MMS is rarely used in mobile projects focused on social development. They typically use SMS, WAP browsing, the Internet, and even voice-based applications. However, the VozMob team uses MMS heavily. They even wrote software to combine a set of pictures, audio and photo captions to make up soundslides in blog posts (see an example here — click on the picture to see the slideshow). So I asked Constanza-Chock why VozMob chose to use MMS as one of its primary phone technologies.
VozMob, true to good participatory design principles, conducted extensive user surveys. The team examined which phones, plans, and types of non-mobile Internet access the laborers had. Seeing mostly voice-based usage (only 31 percent of respondents sent texts), the team proceeded to build an audio-blogging system accessible by simply calling a number. They used a simple voicemail-based system which they could access from Drupal through email, with minimal effort.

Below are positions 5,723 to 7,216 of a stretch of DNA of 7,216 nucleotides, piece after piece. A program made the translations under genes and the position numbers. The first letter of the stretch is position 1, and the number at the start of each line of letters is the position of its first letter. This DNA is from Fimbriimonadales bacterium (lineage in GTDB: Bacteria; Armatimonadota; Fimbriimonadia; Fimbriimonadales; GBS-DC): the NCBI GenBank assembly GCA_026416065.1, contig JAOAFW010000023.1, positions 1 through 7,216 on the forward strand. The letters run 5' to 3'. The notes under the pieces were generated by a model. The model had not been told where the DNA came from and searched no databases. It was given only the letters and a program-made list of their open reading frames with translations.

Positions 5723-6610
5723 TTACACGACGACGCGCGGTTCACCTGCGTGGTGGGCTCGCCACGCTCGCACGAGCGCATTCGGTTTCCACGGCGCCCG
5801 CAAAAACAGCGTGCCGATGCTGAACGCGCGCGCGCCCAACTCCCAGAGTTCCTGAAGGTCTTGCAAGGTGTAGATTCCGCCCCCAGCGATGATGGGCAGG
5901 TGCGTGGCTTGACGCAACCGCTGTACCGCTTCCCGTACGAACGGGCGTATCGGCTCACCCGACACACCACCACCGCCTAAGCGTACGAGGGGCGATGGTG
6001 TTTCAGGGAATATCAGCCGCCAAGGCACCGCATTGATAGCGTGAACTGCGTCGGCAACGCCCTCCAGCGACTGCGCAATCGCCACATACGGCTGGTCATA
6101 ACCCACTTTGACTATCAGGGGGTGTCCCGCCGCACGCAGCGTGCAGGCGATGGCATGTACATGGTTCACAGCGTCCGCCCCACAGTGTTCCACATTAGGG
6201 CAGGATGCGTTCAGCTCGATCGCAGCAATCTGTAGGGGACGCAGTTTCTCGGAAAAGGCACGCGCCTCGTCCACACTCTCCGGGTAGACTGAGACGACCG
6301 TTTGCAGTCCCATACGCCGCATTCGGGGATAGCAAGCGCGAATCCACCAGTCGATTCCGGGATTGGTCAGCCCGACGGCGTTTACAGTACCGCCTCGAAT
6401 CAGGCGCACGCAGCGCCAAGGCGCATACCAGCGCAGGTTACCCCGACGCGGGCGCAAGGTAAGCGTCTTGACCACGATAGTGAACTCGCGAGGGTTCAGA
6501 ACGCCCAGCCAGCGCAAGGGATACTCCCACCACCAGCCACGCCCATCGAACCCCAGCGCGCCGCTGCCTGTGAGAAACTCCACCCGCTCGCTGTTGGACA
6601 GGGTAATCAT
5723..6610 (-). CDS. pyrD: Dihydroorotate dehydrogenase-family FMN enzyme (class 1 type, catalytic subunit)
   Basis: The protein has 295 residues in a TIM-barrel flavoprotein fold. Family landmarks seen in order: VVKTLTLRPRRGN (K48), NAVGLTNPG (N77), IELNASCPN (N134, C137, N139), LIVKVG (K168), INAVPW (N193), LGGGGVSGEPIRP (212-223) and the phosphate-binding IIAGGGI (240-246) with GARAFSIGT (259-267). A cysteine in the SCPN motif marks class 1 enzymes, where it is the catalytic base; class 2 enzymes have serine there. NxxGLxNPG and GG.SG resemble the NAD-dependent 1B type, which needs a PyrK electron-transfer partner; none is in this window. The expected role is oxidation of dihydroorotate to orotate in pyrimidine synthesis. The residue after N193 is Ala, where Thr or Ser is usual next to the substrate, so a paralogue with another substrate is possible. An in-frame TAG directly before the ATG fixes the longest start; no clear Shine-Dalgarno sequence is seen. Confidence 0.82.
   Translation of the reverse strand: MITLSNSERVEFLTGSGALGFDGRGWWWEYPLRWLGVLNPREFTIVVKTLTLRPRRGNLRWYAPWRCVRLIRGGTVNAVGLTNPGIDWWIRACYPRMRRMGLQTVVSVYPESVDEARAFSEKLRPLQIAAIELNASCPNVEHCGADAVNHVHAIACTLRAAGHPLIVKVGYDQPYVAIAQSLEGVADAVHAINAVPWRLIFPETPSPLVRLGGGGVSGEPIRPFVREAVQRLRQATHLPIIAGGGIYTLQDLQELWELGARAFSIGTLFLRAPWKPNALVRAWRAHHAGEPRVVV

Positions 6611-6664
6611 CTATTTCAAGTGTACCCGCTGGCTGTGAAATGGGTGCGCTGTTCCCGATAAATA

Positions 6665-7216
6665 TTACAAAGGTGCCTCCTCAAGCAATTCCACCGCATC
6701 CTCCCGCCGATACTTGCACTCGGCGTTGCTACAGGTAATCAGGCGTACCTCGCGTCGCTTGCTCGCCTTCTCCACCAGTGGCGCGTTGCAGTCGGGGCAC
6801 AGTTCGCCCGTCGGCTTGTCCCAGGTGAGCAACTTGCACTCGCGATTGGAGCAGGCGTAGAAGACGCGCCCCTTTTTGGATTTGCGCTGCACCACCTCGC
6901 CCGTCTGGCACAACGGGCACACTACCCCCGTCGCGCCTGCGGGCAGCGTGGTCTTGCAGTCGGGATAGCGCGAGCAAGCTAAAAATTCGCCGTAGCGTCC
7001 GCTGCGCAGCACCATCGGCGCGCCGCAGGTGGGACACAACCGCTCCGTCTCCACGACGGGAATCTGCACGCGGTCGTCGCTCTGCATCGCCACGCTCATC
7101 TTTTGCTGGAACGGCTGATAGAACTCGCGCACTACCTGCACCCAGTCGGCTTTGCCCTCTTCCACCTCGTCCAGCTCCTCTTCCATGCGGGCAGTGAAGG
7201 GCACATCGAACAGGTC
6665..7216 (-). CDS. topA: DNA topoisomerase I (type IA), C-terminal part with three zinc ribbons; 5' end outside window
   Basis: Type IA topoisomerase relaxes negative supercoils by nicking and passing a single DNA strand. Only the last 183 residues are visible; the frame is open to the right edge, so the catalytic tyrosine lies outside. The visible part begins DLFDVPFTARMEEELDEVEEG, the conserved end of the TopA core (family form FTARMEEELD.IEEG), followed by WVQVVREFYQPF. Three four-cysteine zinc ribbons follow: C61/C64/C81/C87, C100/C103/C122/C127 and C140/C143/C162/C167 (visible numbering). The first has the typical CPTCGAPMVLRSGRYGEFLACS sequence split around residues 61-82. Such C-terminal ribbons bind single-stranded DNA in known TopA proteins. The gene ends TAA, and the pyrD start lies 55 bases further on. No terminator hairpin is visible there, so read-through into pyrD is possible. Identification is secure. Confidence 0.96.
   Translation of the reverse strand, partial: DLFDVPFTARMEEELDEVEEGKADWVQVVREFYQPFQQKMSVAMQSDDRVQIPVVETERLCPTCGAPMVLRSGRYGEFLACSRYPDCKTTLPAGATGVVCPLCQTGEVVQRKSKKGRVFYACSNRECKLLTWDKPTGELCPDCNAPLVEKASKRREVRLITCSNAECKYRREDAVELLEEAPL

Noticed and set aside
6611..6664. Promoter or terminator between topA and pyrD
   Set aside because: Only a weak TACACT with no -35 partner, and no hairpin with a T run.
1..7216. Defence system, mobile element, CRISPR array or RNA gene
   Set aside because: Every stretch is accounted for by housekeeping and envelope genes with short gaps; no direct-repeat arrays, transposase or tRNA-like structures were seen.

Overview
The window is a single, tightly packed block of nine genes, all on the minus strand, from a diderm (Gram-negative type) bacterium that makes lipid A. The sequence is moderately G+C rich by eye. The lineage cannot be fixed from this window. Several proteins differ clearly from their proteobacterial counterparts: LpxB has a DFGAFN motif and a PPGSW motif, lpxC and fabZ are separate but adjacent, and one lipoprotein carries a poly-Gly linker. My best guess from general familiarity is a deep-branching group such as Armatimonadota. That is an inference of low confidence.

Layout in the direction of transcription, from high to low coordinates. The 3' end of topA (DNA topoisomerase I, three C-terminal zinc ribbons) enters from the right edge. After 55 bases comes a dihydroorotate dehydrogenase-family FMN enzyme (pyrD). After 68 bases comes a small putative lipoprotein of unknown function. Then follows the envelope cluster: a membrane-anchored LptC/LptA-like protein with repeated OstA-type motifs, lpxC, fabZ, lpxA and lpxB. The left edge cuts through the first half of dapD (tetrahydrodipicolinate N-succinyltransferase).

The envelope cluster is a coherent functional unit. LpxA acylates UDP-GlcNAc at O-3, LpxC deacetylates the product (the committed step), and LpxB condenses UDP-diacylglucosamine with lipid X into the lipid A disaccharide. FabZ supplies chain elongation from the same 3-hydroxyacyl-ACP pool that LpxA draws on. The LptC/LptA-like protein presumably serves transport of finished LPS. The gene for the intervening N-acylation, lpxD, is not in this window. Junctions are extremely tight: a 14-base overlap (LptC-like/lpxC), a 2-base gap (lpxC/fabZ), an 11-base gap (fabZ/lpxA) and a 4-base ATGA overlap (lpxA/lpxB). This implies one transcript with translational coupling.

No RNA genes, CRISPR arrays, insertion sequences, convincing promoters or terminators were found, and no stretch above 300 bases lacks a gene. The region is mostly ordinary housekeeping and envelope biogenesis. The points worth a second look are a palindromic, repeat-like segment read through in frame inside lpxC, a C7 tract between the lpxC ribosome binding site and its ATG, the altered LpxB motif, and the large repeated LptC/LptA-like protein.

Soon, users were asking how they could upload pictures and other content to the site. The initial survey results showed 47 percent of the laborers take pictures, and AT&T prepaid plans (which a fair number of users were using) had cheap messaging plans. So VozMob decided that the technology that fit the users’ desires and needs best would be an MMS-based solution. (Constanza-Chock tells me they also considered J2ME-based applications, but the prototypes showed little promise).
How Has Using MMS Fared?
In the United States, all mobile carriers offer email gateways to their SMS and MMS services. The VozMob team chose these email gateways for getting their users’ MMSs. While Drupal already had a module that would import email, the team needed to put in some work to specifically receive email that came from MMS.